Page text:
TCS Daily


First, Do No Harm Reduction?

By Robert B. Ekelund - May 27, 2004 12:00 AM

Half a century of tobacco regulation has had dramatic effects on smoking behavior in the United States. But at the beginning of the twenty-first century, according to the Center for Disease Control, a definable "hard core" of cigarette smokers persists in the addiction. Approximately twenty-five percent of Americans, about 47 million people, remain smokers and that percentage changed little over the past thirteen years. Despite massive and expensive admonitions on the part of public and private agencies, so-called "quit rates" remain all but impervious (at only a three percent success rate in most studies) to "cold turkey" solutions and recalcitrant to many of the standard aids to cessation.

Is there hope for these people, many of them poor and bearing the highest burden from smoking and cigarette taxes? A relatively new and important response to the problem is a "harm reduction approach," one which, according to the National Academy of Science, lowers total tobacco-related mortality and morbidity despite the fact that the product may expose individuals to tobacco-related toxins. A nicotine substitute called smokeless tobacco or, snus as the Swedes dub it, offers some of the highest probabilities of smoking quits at low cost while creating minimal potential for harm. (It is the cigarette constituents and products other than nicotine that are primarily responsible for morbidity and mortality association with smoking).

Just what would be the harm reduction associated with the use of these products in the United States? A statistical study conducted by researchers at Auburn University, using the National Health and Nutrition Examination Survey (NHANES III) and published this year in the British journal Applied Economics, finds that the use of smokeless tobacco by an average U. S. male smoker would increase the average probability of smoke cessation by over 10 percent. Under reasonable assumptions this means an additional two to three million quits from those who try smokeless tobacco products. The estimation of the probability of smoke cessation permits calculations of cessation within certain age groups. In general males between 16 and 35 and between 46 and 55 have a 13 to 14 percent probability of quitting but that probability falls beyond age 66.

Clearly the harm from smoking would be reduced in terms of both life extension (a benefit from quitting) and health care costs. The Auburn study concluded that life-years would be enhanced significantly for male smokers (about 25 million), with total life-years extended by 18 million years if all adult male smokers try smokeless tobacco. This is clearly unrealistic. If adult U. S. males behaved as their Swedish counterparts in terms of smokeless tobacco use rates, there would be about 1.1 million additional quits with a saving in "life years" of about 2.16 million. When the increased risk from smokeless products is included in the calculation, life expectancy is reduced by only 15 days for the average individual. This means that the harm in harm reduction is likely to be quite small and the benefits in life extension quite large.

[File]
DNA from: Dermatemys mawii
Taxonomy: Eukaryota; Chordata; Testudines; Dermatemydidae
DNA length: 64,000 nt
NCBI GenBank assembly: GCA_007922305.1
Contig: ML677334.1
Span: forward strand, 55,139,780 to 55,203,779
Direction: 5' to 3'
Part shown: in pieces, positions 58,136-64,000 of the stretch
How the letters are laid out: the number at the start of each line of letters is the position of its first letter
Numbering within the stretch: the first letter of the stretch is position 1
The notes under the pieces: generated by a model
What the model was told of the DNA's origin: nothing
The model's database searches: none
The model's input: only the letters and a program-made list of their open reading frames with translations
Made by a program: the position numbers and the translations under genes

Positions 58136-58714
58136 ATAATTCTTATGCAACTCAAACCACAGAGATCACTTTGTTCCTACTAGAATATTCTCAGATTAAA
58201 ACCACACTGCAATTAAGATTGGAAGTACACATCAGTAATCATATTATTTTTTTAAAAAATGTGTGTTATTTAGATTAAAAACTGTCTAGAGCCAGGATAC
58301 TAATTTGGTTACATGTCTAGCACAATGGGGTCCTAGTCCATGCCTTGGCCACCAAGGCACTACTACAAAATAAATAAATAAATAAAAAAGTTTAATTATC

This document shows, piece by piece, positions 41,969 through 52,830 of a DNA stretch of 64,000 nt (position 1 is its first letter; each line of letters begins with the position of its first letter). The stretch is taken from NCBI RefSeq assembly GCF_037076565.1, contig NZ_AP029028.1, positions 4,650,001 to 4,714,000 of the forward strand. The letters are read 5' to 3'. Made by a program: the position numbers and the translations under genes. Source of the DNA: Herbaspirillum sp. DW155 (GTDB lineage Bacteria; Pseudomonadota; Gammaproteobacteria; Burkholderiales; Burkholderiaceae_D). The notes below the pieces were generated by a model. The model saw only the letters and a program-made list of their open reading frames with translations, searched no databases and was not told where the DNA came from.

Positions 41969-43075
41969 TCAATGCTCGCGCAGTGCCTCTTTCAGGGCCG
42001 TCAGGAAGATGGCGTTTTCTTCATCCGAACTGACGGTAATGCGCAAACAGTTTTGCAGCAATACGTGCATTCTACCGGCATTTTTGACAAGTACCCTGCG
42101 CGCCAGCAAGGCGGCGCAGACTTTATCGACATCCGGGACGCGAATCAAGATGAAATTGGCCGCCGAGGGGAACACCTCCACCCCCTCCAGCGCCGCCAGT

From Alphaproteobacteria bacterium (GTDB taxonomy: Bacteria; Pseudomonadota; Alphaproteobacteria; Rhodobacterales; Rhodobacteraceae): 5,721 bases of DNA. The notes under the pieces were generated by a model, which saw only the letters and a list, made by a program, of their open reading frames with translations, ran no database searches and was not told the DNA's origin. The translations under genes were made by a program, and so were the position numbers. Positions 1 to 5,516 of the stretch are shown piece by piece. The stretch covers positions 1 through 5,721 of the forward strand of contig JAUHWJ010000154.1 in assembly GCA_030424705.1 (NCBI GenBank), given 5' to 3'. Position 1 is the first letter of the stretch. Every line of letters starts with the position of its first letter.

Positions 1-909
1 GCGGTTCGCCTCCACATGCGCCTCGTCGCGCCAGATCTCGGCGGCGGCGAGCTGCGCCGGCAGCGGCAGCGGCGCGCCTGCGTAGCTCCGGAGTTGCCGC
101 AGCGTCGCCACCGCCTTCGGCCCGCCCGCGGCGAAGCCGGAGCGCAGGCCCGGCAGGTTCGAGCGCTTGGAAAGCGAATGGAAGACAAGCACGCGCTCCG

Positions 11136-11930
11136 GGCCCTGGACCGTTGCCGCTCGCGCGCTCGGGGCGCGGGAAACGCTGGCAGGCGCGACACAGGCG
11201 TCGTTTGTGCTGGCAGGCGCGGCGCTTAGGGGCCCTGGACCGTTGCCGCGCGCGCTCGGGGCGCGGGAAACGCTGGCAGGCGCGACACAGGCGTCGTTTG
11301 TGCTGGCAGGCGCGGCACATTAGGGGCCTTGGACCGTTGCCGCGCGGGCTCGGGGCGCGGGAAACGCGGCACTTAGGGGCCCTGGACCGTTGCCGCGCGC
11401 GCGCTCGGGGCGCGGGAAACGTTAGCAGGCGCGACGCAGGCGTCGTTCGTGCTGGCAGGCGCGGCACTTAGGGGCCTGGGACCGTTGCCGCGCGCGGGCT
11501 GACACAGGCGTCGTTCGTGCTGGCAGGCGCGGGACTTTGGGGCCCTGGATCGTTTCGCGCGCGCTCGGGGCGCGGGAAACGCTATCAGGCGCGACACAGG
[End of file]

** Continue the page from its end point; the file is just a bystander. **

In addition to improved health and extended life expectancy, the promotion of smokeless tobacco among current smokers also has the potential to substantially reduce health care expenditures. Using the National Medical Expenditure Survey and health insurance statistics, Auburn researchers calculated the health care cost savings due to likely smoking cessation from the use of smokeless tobacco. Depending on which smoking cost estimate one accepts, savings on total smoking-related health care costs would be on the order of $3 billion per year. Naturally life extension and health care cost savings would be significantly larger if women smokers are included.

It appears that an indiscriminant zero tolerance towards all tobacco products in the U.S. is costing lives if, as research suggests, quits would increase for those who try smokeless tobacco. For example, a lowering of the excise taxes on smokeless tobacco products might encourage smokers, particularly low-income smokers, to try the product and to hopefully quit smoking. "Nirvana thinking," when it comes to cancer prevention and the total elimination of addictions, must be replaced by "possibility thinking" if the goal of public policy is to save life years and improve health.

Robert B. Ekelund, Jr. is Eminent Scholar in Economics (Emeritus), Auburn University.


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